|Year : 2014 | Volume
| Issue : 4 | Page : 497-500
Linezolid-induced optic neuropathy
Divya Karuppannasamy, Andavar Raghuram, Devisundaram Sundar
Department of Ophthalmology, PSG Institute of Medical Sciences and Research, Coimbatore, Tamil Nadu, India
|Date of Submission||27-Jun-2012|
|Date of Acceptance||21-Dec-2012|
|Date of Web Publication||8-May-2014|
Department of Ophthalmology, PSG Institute of Medical Sciences and Research, Coimbatore - 641 004, Tamil Nadu
Source of Support: None, Conflict of Interest: None
Many systemic antimicrobials have been implicated to cause ocular adverse effects. This is especially relevant in multidrug therapy where more than one drug can cause a similar ocular adverse effect. We describe a case of progressive loss of vision associated with linezolid therapy. A 45-year-old male patient who was on treatment with multiple second-line anti-tuberculous drugs including linezolid and ethambutol for extensively drug-resistant tuberculosis (XDR-TB) presented to us with painless progressive loss of vision in both eyes. Color vision was defective and fundus examination revealed optic disc edema in both eyes. Ethambutol-induced toxic optic neuropathy was suspected and tablet ethambutol was withdrawn. Deterioration of vision occurred despite withdrawal of ethambutol. Discontinuation of linezolid resulted in marked improvement of vision. Our report emphasizes the need for monitoring of visual function in patients on long-term linezolid treatment.
Keywords: Ethambutol, linezolid, optic neuropathy
|How to cite this article:|
Karuppannasamy D, Raghuram A, Sundar D. Linezolid-induced optic neuropathy. Indian J Ophthalmol 2014;62:497-500
Linezolid is the first member of a new synthetic class of anti-microbials known as oxazolidinones with activity against many important pathogens including multidrug-resistant tubercle bacillus, methicillin-resistant staphylococcus and streptococcus. We report a case of toxic optic neuropathy due to linezolid occurring in a patient who was on concurrent linezolid and ethambutol therapy for extensively drug-resistant pulmonary tuberculosis (XDR-TB).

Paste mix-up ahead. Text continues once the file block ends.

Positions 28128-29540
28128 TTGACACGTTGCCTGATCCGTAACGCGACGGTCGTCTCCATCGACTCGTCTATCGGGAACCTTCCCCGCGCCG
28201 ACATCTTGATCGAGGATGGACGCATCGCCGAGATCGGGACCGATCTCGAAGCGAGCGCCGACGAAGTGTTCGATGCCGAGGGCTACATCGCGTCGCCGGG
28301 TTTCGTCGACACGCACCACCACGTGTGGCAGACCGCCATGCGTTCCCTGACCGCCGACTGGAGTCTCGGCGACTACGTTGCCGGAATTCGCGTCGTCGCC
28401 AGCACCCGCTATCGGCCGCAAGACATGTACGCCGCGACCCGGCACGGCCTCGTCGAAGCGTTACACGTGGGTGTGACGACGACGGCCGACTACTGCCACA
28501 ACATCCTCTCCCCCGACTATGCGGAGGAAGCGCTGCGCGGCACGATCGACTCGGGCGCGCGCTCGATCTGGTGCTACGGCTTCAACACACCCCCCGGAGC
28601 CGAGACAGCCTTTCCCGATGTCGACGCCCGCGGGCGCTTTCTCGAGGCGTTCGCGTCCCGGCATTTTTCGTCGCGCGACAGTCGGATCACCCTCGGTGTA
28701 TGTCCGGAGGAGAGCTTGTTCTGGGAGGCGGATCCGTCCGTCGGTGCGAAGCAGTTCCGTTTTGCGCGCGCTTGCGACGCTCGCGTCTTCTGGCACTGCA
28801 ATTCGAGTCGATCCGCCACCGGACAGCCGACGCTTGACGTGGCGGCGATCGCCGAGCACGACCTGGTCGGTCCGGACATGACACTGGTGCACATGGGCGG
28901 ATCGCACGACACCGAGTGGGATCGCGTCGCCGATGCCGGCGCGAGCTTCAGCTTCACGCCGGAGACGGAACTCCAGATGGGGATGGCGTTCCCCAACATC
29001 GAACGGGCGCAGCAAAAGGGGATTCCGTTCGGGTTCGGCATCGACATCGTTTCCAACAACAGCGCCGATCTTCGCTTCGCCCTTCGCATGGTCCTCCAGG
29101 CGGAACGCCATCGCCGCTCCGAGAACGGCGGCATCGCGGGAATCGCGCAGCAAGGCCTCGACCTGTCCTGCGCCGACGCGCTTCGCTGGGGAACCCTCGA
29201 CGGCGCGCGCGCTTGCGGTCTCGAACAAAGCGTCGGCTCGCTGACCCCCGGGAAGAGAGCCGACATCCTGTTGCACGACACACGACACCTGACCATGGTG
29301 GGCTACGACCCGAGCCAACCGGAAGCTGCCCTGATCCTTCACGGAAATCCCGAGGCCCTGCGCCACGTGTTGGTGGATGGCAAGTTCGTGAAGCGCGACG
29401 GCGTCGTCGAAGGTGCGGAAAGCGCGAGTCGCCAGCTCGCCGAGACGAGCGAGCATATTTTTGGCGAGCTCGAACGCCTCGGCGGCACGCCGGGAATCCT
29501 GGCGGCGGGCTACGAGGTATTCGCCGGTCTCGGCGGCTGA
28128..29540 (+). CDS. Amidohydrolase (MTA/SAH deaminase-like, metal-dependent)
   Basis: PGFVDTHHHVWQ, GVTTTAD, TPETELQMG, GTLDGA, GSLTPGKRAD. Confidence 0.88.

| Case Report|| |
A 45-year-old man presented to our outpatient department with painless progressive diminution of vision both eyes for the past 10 days. Medical history included XDR-TB on treatment with linezolid (600 mg/day), ethambutol (800 mg/day), moxifloxacin (400 mg/day), cycloserine (500 mg/day), ethionamide (500 mg/day), and kanamycin (750 mg/day) for the past 6 months. He was a non-smoker and non-alcoholic.
On examination, his visual acuity was 20/200 (OU), not improving with pin hole. Color vision was defective in both eyes. Anterior segment examination was unremarkable and pupils were 3 mm, round, regular, and reacting to light in both eyes (Direct and Indirect). There was no relative afferent pupillary defect (RAPD).
Fundus examination revealed hyperemic disc with blurred margins (OU) [Figure 1] and [Figure 2]. Visual field evaluation by Humphrey field analyzer showed peripheral constriction and quadrantanopia in the right eye [Figure 3] and low reliable fields in the left eye [Figure 4]. Optical coherence tomography (OCT) revealed increased retinal nerve fiber layer (RNFL) thickness in both eyes [Figure 5].
|Figure 3: Visual field showing peripheral constriction and superotemporal quadrantanopia in right eye|
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|Figure 4: Visual field left eye showing quadrantanopia (low reliability)|
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|Figure 5: Stratus OCT showing increase in retinal nerve fiber layer thickness involving superior and inferior quadrants in right eye and superior, inferior, and nasal quadrants in left eye (arrows)|
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Ethambutol-induced toxic optic neuropathy was initially suspected and tablet ethambutol was discontinued after discussing with the treating physician. After two weeks, the patient's visual acuity had dropped to 20/400 in both eyes, and the fundus picture remained unchanged. Hence, the possibility of toxic optic neuropathy due to linezolid was considered as reported in the literature and linezolid was discontinued (A total cumulative dose of 126 g had been already consumed by the patient).
Rapid improvement in visual acuity was seen four days after discontinuation of linezolid. Color vision was restored to normal and patient's vision was restored to 20/20 after one month. Fundus examination revealed resolved optic disc edema with setting in of temporal pallor in both eyes [Figure 6] and [Figure 7]. Follow-up of visual field showed partial improvement with residual quadrantanopia [Figure 8]a and b and OCT demonstrated normalization of RNFL [Figure 9]. Tablet ethambutol was restarted at the instance of the physician. The patient is under regular follow-up and no toxic effects have been noted at three months of follow-up.